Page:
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Human translation versus automatic translation

Is artificial intelligence better than human intelligence?

Technology is developing fast, and even faster every day. It’s like a huge snowball of human knowledge and technique: once you set it rolling, it gains weight and speed. Each discovery leads to the next one and they accumulate and potentiate each other. The result is a constantly increasing base of information and ways to process it and communicate it. Computers are becoming more complex and more capable of running different kinds of analysis. This means that they are becoming more similar to the human mind.

The typical sci-fi futuristic world includes robots and computers being as intelligent as -or even more intelligent than- human beings. They can think and talk and are often consulted by humans who want to make decisions. 

Now, would this be possible in the real world? Technology seems to be heading towards that kind of future, so scientists are starting to think about the human vs machine issue very seriously. Can a computer actually be smarter than a person? Can they make not only physical tasks, but also intellectual tasks better than humans?

The perspective of artificial intelligence taking over our mental work is both promising and threatening. On one hand, if we could develop an informatical system that goes beyond our minds, we could reach new levels of accuracy in decision-making and data processing. On the other hand, would machines make humans less and less important? Would they even take over the world -or at least, our jobs?

The uniqueness of human mind


Even if this is still a hot topic in the world of science and opinions are divided, many people think that machines can complement but not replace human thinking. In some aspects, computers are superior: they are faster than our minds and they can store a gigantic amount of information in miliseconds. However, human intelligence has capacities that computers have never mimicked properly. People have intuition, feelings, and a creative side that no computer can emulate, because by nature all they do is follow commands, they don’t create them. They lack the understanding and comprehension that people have naturally.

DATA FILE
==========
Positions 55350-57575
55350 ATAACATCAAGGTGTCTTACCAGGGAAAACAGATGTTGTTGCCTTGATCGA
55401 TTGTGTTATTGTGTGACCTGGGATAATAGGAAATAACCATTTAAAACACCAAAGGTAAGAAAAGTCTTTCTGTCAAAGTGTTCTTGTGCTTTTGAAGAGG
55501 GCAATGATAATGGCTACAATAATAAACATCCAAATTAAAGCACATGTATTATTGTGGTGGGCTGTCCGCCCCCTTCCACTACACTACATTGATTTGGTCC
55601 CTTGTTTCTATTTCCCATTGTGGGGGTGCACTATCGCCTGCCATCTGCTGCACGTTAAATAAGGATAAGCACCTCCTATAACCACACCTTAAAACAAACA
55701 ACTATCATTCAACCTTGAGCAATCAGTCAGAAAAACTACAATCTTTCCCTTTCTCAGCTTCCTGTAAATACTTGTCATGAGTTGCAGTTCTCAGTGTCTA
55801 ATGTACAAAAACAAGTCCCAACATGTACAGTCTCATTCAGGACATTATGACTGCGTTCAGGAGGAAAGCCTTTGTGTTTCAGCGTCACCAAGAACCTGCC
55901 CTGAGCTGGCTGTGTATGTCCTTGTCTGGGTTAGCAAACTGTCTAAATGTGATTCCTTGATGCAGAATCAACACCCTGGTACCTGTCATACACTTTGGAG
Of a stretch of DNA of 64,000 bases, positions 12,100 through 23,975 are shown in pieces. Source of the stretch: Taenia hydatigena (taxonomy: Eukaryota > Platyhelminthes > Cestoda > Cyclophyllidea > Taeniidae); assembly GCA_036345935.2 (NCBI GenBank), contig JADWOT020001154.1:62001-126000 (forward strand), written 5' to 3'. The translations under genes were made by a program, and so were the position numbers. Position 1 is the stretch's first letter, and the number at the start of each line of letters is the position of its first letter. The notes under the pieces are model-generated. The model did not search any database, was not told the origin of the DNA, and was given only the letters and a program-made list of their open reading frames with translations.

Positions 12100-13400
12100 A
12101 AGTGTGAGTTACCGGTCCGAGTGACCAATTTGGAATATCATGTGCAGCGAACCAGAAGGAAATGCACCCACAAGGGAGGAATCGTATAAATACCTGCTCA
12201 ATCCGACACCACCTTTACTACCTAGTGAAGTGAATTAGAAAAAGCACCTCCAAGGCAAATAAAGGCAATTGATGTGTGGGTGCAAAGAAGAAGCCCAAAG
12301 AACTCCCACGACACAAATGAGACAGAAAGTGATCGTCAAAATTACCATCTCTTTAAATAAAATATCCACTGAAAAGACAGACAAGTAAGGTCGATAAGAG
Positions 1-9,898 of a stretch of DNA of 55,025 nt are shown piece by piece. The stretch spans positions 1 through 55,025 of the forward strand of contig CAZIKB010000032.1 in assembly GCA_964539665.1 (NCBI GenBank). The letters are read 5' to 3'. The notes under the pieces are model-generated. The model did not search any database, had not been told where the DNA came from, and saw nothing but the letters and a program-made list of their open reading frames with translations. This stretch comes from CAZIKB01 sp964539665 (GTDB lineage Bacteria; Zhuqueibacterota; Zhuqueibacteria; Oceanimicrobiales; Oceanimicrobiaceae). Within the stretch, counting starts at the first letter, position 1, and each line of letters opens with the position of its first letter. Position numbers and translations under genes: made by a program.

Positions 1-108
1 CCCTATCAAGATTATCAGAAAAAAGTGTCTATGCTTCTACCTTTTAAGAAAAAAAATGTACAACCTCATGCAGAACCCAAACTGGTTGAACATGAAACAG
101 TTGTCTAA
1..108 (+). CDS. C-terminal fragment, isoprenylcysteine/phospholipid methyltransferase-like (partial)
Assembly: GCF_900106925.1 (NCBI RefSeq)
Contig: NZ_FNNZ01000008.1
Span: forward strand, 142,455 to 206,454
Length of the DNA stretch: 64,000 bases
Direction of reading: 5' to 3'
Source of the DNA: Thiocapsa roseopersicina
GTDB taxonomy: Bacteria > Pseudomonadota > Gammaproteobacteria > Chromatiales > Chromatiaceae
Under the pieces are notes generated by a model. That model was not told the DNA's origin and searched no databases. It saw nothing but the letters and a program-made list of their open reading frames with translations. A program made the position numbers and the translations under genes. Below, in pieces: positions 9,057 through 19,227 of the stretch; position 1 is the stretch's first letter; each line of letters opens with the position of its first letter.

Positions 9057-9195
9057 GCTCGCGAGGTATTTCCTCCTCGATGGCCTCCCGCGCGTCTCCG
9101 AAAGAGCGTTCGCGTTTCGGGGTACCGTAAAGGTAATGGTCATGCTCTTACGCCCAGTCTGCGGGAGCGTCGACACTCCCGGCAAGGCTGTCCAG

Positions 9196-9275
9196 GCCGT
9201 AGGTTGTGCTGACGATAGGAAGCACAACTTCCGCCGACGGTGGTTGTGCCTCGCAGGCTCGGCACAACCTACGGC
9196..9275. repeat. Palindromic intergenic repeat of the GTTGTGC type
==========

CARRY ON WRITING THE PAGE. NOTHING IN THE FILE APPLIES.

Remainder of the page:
So, Are bots taking over the world? We don’t have a crystal ball to find out, but what we can assure that there are substancial differences between how bots work and how people work.

Language comprehension and translation

As we have said, machines can’t understand things. They can analyze information but they can’t comprehend it because they are not aware of its meaning, they just know the rules to process it. This applies to language and translations. When a human being wants to translate a text, she will use her grammar and vocabulary knowledge, but also her awareness of the meaning of the words and her capacity to detect mistakes and choose between possibilities. Languages are complex and have many levels of meaning, therefore translating sometimes becomes almost a case-by-case process. Unlike, machines can only match words with their -supposed- equivalent in another language and generate the grammar structures it’s been programmed with. But language has quibbling and subtleties, and the same word or phrase could be translated differently depending on the context. These are things that a machine can’t understand.

Of course, there are some cases where translation accuracy is more important than others. In example, if you are reading a text and want to have a rough idea of what it is all about, you can run a digital translator; the text will be inaccurate and have grammar oddities, but still you will be able to grasp its main idea. Now, if you want to translate, say, a legal text or a technical text, little differences in phrasing or word choices can change everything. There is no room for inaccuracies in these cases.

Patent translation